This information has been prepared by IG, a trading name of IG Markets Limited. In addition to the disclaimer below, the material on this page does not contain a record of our trading prices, or an offer of, or solicitation for, a transaction in any financial instrument. IG accepts no responsibility for any use that may be made of these comments and for any consequences that result. No representation or warranty is given as to the accuracy or completeness of this information. Consequently any person acting on it does so entirely at their own risk. Any research provided does not have regard to the specific investment objectives, financial situation and needs of any specific person who may receive it. It has not been prepared in accordance with legal requirements designed to promote the independence of investment research and as such is considered to be a marketing communication. Although we are not specifically constrained from dealing ahead of our recommendations we do not seek to take advantage of them before they are provided to our clients. See full non-independent research disclaimer and quarterly summary.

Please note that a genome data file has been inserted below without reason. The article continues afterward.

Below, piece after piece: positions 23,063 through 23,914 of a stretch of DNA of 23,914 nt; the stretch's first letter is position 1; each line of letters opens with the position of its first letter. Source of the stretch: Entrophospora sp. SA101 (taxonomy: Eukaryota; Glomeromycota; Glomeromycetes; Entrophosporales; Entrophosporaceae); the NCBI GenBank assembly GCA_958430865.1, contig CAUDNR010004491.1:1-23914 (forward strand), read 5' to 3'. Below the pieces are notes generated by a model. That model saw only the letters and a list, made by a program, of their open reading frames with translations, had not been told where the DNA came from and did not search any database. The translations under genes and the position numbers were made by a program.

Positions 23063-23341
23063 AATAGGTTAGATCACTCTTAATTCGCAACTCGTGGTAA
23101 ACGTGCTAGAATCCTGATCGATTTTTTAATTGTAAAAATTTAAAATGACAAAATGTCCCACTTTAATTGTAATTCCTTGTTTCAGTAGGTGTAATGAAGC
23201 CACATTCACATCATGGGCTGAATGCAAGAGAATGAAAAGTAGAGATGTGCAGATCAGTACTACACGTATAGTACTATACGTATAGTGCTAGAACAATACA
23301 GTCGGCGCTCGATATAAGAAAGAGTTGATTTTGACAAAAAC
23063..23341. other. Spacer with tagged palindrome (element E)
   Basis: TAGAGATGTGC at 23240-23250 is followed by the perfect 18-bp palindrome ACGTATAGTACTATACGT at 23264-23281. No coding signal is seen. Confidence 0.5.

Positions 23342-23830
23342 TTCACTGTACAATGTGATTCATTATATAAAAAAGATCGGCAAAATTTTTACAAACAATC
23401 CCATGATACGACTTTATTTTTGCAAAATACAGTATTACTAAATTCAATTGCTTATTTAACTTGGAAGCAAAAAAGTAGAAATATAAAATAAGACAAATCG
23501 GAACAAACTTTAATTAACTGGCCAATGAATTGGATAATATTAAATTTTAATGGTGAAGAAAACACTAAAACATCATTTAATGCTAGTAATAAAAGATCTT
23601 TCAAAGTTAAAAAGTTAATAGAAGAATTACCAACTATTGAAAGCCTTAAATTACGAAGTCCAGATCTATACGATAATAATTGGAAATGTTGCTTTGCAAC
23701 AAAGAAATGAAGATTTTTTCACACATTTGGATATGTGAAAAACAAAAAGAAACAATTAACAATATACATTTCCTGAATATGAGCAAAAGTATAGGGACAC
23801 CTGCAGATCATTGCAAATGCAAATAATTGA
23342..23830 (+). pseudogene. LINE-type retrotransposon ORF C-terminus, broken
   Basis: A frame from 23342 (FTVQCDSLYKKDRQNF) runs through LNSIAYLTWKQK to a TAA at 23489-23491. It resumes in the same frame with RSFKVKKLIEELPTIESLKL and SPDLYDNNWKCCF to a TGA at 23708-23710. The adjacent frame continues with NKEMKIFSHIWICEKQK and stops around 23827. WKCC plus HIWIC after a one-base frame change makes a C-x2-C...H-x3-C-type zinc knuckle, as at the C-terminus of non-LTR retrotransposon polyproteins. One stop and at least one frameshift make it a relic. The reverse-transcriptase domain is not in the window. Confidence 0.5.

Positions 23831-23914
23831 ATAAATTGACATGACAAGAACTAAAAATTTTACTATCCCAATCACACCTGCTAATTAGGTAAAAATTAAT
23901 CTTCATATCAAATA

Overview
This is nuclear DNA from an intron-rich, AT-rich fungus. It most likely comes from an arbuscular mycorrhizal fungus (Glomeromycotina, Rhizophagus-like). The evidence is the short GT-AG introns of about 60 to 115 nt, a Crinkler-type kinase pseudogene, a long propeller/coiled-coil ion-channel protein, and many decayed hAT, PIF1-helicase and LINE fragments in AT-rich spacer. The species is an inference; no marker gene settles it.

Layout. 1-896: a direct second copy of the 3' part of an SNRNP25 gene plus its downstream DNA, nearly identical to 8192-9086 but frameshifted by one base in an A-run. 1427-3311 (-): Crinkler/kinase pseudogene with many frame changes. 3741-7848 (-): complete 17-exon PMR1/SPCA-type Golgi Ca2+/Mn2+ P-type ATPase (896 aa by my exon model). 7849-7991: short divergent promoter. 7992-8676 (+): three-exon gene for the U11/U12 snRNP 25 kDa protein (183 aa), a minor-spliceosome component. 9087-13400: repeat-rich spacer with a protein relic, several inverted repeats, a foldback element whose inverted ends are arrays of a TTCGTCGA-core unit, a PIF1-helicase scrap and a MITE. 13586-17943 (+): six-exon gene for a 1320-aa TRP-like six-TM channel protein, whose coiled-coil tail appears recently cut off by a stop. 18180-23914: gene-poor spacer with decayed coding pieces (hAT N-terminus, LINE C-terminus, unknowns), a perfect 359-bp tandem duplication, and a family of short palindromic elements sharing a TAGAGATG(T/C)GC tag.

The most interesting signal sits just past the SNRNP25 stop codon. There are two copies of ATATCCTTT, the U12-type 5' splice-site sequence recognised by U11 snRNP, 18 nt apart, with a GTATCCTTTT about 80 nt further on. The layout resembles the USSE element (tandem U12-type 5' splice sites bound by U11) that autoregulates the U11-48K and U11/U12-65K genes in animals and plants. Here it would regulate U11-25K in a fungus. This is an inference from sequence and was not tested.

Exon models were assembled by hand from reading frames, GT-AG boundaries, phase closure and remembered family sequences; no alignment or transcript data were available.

It’s been falling stock index levels in the US all this week so far, with the Dow Jones down 0.25% or 38 points at 15,480 in the last hour of trading in New York. The S&P 500 slipped around the same percentage to stand at 1692.6, while the NASDAQ 100 shed just 0.12% of its value to fall to 3119.7.
Around 86% of the stocks in the S&P 500 have now reported, with a respectable two thirds having beaten analyst expectations, but with the reporting season now petering out, the sentiment of the market is being dictated by what the Fed is expected to do with its monthly asset purchases.
While the last FOMC statement contained no hints on tapering, remarks from various Fed officials this week have fuelled speculation that the central bank might announce a reduction in the pace of its monthly asset purchases. Sandra Pianalto, the President of the Cleveland Fed, delivered a speech today in which she said bond purchases could be reduced if the job market continues to improve in the way it has over the past year, but mentioned no time frames.
US consumer credit grew $13.8 billion in June, a slower pace than had been expected. May’s increase was downwardly-revised from the previously-reported $19.6 billion to $17.5 billion. We have US initial jobless claims data out tomorrow, with 336,000 new claimants expected, according to a survey conducted by Reuters. The overall trend has been one of an improving job market, with the four-week average down near recovery lows.